December 1, 2013

Two things that have been lost to MMOs in the past few years

It’s been a while since I posted anything here. There isn’t much I can say other than I have just been trying to keep my mind busy with all that has been happening lately, kind of a roller coaster ride I guess, but suffice it to say I guess I need to just get out there and talk a bit. Anyways, onto the point of this blog; one of the things that just came to mind recently was that the concept of my mind of the MMO identity. Now, this is not some singular thing but an encompassing idea that I personally feel has been slowly getting lost in the MMO.

Now it’s no secret that even to the casual observer that MMOs have been getting easier and less involved with the social aspect of the game in place of just focusing more on the singular experience. A noble goal, in its own right, but one that has blinded what the entire genre was about. Instead of creating worlds that are interesting to be in, a singular experience of objectives have been created that instead focus too much on a singular story that ultimate makes the player feel more like a bit piece in the end than someone that could potentially forge their own destiny. I’ve covered that before but there are other, smaller things I’ve been taking stock of that I feel has actually been hurting the whole experience.

So, what follows after this point is not an end all be all, but I feel that these two items demonstrate things that actually have removed the feeling of an immersive world in favor of just simplifying things and kind of excusing the need to put effort towards other objectives for this.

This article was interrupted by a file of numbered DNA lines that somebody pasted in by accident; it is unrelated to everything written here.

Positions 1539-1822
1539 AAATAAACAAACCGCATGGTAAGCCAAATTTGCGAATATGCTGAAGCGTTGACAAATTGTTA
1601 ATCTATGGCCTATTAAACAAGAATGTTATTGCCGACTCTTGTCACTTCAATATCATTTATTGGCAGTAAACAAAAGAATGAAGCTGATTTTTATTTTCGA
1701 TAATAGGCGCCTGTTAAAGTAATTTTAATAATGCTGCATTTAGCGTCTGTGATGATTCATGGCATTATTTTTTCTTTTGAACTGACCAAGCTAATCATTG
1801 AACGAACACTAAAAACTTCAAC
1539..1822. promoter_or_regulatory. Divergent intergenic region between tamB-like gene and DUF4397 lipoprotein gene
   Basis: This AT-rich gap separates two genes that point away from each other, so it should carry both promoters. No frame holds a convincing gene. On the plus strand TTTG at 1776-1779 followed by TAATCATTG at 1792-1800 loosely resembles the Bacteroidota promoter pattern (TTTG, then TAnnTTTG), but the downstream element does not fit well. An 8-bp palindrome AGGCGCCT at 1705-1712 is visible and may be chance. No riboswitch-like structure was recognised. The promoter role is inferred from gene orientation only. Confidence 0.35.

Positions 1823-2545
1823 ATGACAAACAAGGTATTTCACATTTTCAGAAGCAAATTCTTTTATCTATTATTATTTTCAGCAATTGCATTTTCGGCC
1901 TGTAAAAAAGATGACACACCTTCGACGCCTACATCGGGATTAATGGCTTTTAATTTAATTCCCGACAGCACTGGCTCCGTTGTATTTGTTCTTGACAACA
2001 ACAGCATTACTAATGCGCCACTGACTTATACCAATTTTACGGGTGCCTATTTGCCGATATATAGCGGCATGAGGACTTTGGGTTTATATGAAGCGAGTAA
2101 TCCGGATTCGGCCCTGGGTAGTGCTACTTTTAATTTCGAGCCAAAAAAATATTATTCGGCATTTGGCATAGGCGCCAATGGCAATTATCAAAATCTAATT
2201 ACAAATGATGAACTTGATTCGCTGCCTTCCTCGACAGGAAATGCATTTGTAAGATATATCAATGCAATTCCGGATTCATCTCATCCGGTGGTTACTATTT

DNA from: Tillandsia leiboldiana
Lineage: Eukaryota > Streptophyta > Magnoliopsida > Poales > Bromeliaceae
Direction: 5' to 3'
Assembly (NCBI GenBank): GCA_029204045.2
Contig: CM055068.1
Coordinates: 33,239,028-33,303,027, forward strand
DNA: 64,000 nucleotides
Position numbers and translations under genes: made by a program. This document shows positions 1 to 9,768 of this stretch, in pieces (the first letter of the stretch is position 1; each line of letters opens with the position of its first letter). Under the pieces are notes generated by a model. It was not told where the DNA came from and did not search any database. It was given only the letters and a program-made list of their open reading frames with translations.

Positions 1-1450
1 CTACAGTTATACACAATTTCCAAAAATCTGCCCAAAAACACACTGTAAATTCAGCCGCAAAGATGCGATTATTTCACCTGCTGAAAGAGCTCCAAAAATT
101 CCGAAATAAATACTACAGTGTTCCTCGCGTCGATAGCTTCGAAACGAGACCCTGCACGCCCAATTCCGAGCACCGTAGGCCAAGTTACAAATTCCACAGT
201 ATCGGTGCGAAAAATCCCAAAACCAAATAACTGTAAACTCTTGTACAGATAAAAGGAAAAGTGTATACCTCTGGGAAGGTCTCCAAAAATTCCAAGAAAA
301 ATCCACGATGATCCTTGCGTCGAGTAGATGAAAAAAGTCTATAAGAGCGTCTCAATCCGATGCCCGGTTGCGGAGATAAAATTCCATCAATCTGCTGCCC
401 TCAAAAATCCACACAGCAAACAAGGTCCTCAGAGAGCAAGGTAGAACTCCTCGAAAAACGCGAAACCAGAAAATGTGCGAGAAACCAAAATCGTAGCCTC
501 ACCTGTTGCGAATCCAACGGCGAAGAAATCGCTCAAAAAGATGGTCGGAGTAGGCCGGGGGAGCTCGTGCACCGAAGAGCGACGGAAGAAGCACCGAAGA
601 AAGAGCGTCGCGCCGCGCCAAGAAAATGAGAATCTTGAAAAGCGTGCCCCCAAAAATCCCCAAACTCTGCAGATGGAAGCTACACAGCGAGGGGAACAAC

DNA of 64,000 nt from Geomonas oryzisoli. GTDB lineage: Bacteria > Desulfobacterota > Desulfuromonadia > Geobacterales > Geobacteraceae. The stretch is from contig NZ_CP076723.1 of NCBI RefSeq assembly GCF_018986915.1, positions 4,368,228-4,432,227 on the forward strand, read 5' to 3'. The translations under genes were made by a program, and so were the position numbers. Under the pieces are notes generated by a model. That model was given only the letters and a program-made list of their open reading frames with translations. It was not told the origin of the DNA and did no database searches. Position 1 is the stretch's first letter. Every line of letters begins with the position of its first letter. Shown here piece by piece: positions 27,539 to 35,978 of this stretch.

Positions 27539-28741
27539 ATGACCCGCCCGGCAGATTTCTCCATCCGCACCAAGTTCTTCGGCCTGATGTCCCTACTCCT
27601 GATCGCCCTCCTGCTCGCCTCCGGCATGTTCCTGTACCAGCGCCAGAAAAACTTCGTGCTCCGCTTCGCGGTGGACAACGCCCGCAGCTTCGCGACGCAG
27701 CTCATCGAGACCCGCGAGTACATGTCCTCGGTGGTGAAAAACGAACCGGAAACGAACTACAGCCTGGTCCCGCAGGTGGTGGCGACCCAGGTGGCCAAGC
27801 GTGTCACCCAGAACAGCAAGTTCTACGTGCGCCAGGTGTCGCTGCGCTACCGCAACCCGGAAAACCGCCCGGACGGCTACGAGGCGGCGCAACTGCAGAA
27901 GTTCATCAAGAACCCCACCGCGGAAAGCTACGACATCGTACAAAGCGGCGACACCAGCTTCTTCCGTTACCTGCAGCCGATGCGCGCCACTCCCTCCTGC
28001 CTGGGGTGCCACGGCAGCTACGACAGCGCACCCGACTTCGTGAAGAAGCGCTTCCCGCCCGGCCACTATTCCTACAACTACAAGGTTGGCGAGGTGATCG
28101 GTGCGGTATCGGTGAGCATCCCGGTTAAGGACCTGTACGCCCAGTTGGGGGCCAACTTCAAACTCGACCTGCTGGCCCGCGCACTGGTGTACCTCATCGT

The Flow of Time
The flow of time is one of those things that I’ve been noticing has been getting sacrificed on the edifice of telling a story (not necessarily a good story, but a story). Some of the most recent MMOs released and those currently under development have even taken this one step further by completely removing any day and night sequencing in the game. The time is always locked to one particular time of day and it’s something that players won’t notice at first, but as they continue to play, they begin to notice that the sun never sets, or it is always dusk, or even just night time.

The whole goal of this, from a developer and storyteller’s perspective, is to create atmosphere, but in doing this it does something very jarring that is subtle but your brain notices immediately; there is no sense of scope or passage of time. Now while this effect can be done beautifully without ever removing the whole concept of day and night from the game, it irrevocably demonstrates that the flow of time is being lost, and any concept of the story “advancing” seems lost when you do quests in their game that are basically from 3+ years ago next to events that are supposedly be happening as part of a future.

This creates what I generally call a world frozen in time effect. The absence of any true time progression is sacrificed in favor of allowing newcomers to partake in these quests and thus either new “future” quests are placed beside older quests, creating some very jarring time experiences, or new areas have to be introduced that are far out of time compared to the old areas, thus creating yet another dichotomy as one passes from the old into the new it almost feels like stepping through a bubble as one area is locked in a perpetual state and the new area is suppose to be three years ahead of that last event.

It just fascinates me that this basic concept of a world that actually advances in real time has been lost so readily to the whims of the story, and the attempt to appease people that weren’t there, that they try so hard to appease everyone, but the end result is just mediocre at best.